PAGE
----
As Henry recalled, “I was wearing tan Army fatigues I’d gotten at West Street when I signed myself in.” In On the Run: A Mafia Childhood, co-authored by Henry’s children Gregg and Gina Hill, Gregg elaborated that “he wore beige trousers and a short-sleeved shirt that showed off the tattoo on his left arm. It was from the 82nd Airborne, my father’s one stint in legitimate life, a stretch in the Army.”
Dining Like a Wiseguy
In prison, dinner was always a big thing. We had a pasta course and then we had a meat or a fish. Paulie did the prep work; he was doing a year for contempt and he had this wonderful system for doing the garlic. He used a razor, and he used to slice it so thin that it used to liquify in the pan with just a little oil. It’s a very good system.
“Vinnie was in charge of the tomato sauce,” continues Henry, introducing us to a bespectacled octogenarian played by Charles Scorsese—Martin’s father—who proudly outlines his process: “we got three kinds of meat in the meatballs; we got, uh, veal, beef, and pork.” Consensus among the wiseguys is that the pork adds all the needed flavor.
How very telling that Martin Scorsese cast both of his parents in two of Goodfellas‘ most prominent food-related scenes, as his mother Catherine played Tommy’s mother who—as most children of Italian mothers can relate—can’t help but to welcome her son home with a full breakfast, despite the late hour and the blood on his friend’s dented shoes.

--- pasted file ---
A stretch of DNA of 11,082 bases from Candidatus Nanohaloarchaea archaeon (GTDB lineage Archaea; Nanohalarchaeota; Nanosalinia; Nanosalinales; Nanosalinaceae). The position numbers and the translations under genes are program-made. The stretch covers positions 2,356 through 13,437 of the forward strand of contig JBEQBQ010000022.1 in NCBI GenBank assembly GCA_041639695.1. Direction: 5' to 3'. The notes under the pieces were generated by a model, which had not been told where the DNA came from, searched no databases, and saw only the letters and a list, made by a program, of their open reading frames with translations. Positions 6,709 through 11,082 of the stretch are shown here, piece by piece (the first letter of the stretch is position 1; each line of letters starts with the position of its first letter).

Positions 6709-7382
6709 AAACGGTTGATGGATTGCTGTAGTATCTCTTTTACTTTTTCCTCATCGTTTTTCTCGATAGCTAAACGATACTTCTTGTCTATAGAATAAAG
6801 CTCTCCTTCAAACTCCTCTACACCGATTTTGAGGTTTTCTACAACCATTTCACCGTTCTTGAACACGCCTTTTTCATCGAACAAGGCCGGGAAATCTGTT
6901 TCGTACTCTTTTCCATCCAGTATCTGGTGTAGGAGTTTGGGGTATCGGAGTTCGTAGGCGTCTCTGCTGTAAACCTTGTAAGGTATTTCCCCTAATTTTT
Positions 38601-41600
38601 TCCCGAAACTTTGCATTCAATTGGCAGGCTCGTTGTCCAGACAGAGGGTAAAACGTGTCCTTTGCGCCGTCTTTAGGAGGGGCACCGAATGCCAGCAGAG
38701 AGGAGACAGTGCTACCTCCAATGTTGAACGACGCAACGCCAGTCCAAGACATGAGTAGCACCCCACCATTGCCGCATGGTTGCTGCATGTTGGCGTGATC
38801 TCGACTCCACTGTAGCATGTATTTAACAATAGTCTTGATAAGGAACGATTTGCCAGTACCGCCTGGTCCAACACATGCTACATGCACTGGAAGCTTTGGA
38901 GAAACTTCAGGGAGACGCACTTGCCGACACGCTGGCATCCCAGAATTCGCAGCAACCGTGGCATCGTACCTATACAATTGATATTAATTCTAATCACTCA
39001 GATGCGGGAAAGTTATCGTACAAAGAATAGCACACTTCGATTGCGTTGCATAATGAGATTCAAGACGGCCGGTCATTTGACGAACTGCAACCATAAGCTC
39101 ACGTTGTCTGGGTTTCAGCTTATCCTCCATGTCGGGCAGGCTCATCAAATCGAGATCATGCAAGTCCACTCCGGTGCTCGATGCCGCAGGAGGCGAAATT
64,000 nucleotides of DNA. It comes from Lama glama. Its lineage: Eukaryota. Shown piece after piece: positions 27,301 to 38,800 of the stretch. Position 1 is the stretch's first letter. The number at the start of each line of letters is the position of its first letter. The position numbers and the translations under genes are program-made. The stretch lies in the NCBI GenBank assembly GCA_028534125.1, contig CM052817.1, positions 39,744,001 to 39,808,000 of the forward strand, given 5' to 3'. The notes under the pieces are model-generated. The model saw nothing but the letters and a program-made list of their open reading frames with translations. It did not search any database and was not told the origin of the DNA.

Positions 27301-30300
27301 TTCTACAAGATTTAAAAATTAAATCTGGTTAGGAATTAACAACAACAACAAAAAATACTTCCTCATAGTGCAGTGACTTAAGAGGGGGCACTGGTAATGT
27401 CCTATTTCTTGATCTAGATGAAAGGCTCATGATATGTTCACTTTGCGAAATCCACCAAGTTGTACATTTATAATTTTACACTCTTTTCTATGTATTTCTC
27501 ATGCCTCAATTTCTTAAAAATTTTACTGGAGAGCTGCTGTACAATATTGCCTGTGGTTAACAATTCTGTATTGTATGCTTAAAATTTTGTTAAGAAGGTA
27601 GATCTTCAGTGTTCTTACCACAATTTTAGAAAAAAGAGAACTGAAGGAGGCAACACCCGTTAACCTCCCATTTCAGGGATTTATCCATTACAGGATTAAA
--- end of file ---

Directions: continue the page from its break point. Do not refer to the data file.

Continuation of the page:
“I felt he used too many onions, but it was still a very good sauce,” recalls Henry, who doesn’t seem alone in his criticism…
Paulie: Vinnie. Don’t put too many onions in the sauce.
Vinnie: I didn’t put too much onions, uh, Paul. I put ‘tree small onions, that’s all I did.
Johnny Dio: Three onions? How many cans of tomatoes ya put in there?
Vinnie: I put two cans, two big cans-
Johnny Dio: Ya don’t need ‘tree onions!
The silk-robed Johnny Dio (Frank Pellegrino) takes responsibility for the meat, cooking on pans to make up for the lack of a broiler in their quarters. “It used to smell up the joint something awful, and the hacks used to die… but he still cooked a great steak,” Henry shares. You just have to be comfortable with Johnny commenting on what your particular steak says about you. “Hm, medium rare… an aristocrat,” he snarls with a cigar clenched in his teeth while cooking Vinnie’s order. The broiling was likely done on one of the stoves that the real Paul Vario would wire for Lewisburg inmates from smuggled-in hot plate elements as outlined in Pileggi’s book Wiseguy.
As the junior cellmate, Henry is tasked with collecting the necessary ingredients for taking dinner to the next level, picking up anything that doesn’t come in their chilled deliveries of steak and lobsters, such as fresh bread, peppers and onions (ostensibly for Vinnie’s sauce), salami, proscuitto, “a lot of cheese”, as well as the spirited contraband of red wine, white wine, and Scotch. (For those who like to know, the Scotch is obviously J&B Rare and the wine is Bolla.) To this latest development, Paulie declares: “Now we could eat!”
While I’m not culinarily inclined myself (yet), John Gilpatrick took the time to adapt Catherine Scorsese’s sauce recipe—with a few tips from Vinnie—for the readers of Men’s Health, which you can find here.